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When shopping for a used car, there are many things to watch out for. Is the vehicle in good condition? Did the previous owners perform proper maintenance on it? Does the price match the value? The list is truly endless if you wish to land the perfect used vehicle. Following Hurricane Ian, there’s another precaution used car buyers must take. Sometimes people take vehicles with water damage due to flooding, especially from hurricanes, and sell them in other states as if nothing ever happened. Here is how to avoid buying a used car flooded by Hurricane Ian.

Hurricane Ian damaged everything, including cars

Cars submerged on a city street after Hurricane Ian. How to avoid buying a used car with water damage.
Clouds are reflected on a flooded street with submerged cars following Hurricane Ian. | BRYAN R. SMITH/AFP via Getty Images

When Hurricane Ian ripped through Florida, it took everything with it. Unfortunately, people are left without their homes, vehicles, and many other belongings throughout the state. It can sometimes be difficult to detect whether or not a car has damage from water. Once dried out in another location, a skilled laborer can make it so the average buyer can never tell the difference. However, hurricanes like this one and their flooding can often cause permanent damage that you need to watch out for.

If you’re interested in buying a used car in the next few months, watch out for signs of flood damage. According to Car and Driver, Ian flooded parts of North and South Carolina after leaving Florida. That’s at least three states where we’d be very cautious of used cars and their origins. The number of vehicles damaged by Hurricane Ian remains unknown, but CarFax says when Hurricane Ida hit, an estimated 212,000 vehicles were damaged.

You don’t want to buy a flooded vehicle

A car sits in floodwater after Hurricane Ian.
A car sits in floodwater after Hurricane Ian. | Gerardo Mora/Getty Images

If a buyer gets their hands on flood-damaged cars, they can make it look like nothing ever happened. Or at least that’s what they think. C/D says once a vehicle is dried and cleaned, it can be challenging to notice submersion damage. However, it is possible to spot a flooded car, even after cleaning and drying. In addition, there are many reasons to avoid buying a used car with water damage.

Teresa Murray, a consumer watchdog at the U.S. Public Interest Research Group, told C/D the following: “You don’t want any part of a flooded vehicle, no matter whether the damage is disclosed and no matter what assurances you get from a seller,” Murray said. “If you suspect a vehicle may have sustained flood damage, move on. Don’t be tempted to roll the dice. You’ll almost surely be buying a headache and just wasting your money.”

Sometimes a buyer will disclose information about flooding. As a result, the used car will be cheaper than non-damaged equivalent models. However, as Murray said, it isn’t worth the trouble.

How to spot a water-damaged car

First, the most obvious way is by searching for visual clues. There are some signs that usually always point to water damage, no matter how significant. For example, moisture inside headlights or taillights, stains on the carpet, and interior discoloration on the headliner, floor, walls, or even seats. In addition, some parts of the car will get rusty with too much moisture. C/D says to check around fasteners and screws where this will happen quickly.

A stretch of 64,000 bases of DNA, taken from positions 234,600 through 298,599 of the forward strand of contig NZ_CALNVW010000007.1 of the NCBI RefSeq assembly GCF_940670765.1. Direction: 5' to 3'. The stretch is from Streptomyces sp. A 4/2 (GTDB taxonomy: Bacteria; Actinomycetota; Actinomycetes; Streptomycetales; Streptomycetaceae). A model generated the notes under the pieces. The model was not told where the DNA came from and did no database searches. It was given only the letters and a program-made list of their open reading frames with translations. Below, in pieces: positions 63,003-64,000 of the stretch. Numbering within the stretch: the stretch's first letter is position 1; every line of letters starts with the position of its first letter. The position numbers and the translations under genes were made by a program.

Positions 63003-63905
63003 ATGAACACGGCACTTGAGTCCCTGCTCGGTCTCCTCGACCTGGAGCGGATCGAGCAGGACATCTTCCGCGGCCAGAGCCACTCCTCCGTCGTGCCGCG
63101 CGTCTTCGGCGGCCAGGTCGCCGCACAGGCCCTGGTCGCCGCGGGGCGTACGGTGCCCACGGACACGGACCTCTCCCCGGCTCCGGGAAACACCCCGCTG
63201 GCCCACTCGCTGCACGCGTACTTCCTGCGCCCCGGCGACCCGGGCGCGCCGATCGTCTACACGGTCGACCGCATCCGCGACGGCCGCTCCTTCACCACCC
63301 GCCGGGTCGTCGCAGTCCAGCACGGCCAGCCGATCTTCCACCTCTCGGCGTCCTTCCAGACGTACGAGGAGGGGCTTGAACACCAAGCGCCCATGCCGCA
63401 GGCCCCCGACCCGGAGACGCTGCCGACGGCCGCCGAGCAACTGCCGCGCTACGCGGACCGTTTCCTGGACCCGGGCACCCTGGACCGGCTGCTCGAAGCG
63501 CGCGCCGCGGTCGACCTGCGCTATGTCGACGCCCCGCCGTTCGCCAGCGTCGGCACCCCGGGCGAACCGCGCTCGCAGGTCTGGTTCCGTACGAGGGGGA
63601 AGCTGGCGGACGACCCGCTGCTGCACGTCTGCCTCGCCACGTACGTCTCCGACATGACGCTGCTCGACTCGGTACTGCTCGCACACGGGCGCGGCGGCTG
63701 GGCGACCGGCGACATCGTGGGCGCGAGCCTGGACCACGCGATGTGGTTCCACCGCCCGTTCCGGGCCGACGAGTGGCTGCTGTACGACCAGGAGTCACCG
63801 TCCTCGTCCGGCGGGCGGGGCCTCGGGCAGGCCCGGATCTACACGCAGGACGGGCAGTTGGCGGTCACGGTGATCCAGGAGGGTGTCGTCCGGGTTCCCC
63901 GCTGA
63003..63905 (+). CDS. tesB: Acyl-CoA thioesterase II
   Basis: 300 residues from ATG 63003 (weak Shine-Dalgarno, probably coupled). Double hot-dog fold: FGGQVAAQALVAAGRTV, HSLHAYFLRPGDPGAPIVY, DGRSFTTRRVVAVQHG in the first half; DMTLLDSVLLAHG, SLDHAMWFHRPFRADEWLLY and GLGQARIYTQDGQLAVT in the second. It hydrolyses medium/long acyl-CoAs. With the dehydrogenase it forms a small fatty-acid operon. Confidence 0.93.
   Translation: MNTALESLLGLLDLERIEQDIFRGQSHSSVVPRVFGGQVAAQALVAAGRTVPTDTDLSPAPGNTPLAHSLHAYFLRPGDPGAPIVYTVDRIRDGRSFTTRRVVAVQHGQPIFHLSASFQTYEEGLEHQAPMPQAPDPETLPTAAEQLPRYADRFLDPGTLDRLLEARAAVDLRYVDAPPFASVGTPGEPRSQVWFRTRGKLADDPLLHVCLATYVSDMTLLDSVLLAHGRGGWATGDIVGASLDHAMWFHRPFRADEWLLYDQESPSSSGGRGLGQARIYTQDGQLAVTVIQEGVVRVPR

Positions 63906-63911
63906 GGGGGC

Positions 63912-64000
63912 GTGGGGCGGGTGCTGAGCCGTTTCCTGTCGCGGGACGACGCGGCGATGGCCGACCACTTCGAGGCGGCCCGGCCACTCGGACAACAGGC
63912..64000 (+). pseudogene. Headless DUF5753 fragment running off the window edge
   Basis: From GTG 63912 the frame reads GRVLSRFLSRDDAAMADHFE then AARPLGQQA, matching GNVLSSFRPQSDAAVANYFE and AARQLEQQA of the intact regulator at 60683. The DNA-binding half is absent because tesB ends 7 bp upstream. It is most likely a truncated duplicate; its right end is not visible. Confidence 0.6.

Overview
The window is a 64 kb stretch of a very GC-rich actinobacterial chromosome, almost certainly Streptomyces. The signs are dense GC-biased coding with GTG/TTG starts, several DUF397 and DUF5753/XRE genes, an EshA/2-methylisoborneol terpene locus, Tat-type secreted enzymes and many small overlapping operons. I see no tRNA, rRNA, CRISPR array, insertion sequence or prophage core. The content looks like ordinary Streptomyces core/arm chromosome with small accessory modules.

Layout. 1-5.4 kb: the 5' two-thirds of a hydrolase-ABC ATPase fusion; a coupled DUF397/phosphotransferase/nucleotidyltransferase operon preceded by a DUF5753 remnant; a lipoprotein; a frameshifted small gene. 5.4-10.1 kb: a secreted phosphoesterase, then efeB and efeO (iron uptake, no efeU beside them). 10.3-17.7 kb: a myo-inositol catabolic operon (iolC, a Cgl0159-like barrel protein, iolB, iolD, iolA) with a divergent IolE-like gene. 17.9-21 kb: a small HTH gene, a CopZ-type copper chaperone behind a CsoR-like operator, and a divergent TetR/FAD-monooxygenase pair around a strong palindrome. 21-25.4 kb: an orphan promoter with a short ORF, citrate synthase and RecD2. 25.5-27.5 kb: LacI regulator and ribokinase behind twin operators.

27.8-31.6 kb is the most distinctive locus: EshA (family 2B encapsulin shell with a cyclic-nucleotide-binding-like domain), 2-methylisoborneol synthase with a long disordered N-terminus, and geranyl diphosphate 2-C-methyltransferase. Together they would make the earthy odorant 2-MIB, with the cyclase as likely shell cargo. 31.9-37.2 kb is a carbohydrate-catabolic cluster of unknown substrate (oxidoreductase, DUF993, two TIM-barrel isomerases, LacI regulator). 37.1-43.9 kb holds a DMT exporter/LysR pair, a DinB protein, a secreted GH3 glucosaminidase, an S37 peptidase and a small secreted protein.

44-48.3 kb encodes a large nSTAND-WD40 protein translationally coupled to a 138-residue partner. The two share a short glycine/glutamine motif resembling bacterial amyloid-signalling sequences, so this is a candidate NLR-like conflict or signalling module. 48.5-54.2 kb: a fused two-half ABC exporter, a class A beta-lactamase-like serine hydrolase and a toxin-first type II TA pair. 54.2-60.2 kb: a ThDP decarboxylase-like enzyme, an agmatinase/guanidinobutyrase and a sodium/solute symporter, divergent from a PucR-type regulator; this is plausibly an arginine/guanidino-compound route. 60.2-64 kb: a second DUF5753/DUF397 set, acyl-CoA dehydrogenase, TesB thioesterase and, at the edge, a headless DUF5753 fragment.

Next, the smell is often a sign of flooding damage. If a used car smells musty, moldy, or something just seems off, it’s probably flood-damaged. Furthermore, the seller is covering something up if the car smells good (because of air fresheners or deodorizers). If that’s the case, there’s a good chance the car would smell bad if they hadn’t taken care of it before you arrived.

Lastly, research the vehicle using the Vehicle Identification Number (VIN). The National Insurance Crime Bureau offers a free searchable database that shows if a car has a salvage title, even if the seller is lying about it. The information would be available if the car was insured when the damage occurred. The National Motor Vehicle Title Information System also offers a VIN-searchable system for historical information about the vehicle. This is important because it can tell you if previous owners registered the car in a state impacted by Hurricane Ian.

CarFax reports also often reveal where a vehicle was registered or received maintenance. We recommend avoiding used cars in Florida or the Carolinas that have since moved to another state, at least for a few months.

Avoid buying used cars flooded by the hurricane

In conclusion, there’s no reason to buy a car with flooding damage from Hurricane Ian. Watch out for many warning signs when researching your next car. Be aware of what stands out with a water-damaged vehicle, and avoid them altogether. Try your best not to be tempted by a low price on a used car with flooding disclosed by the seller. It’s almost never worth sinking money into and will likely create more and more problems down the line.


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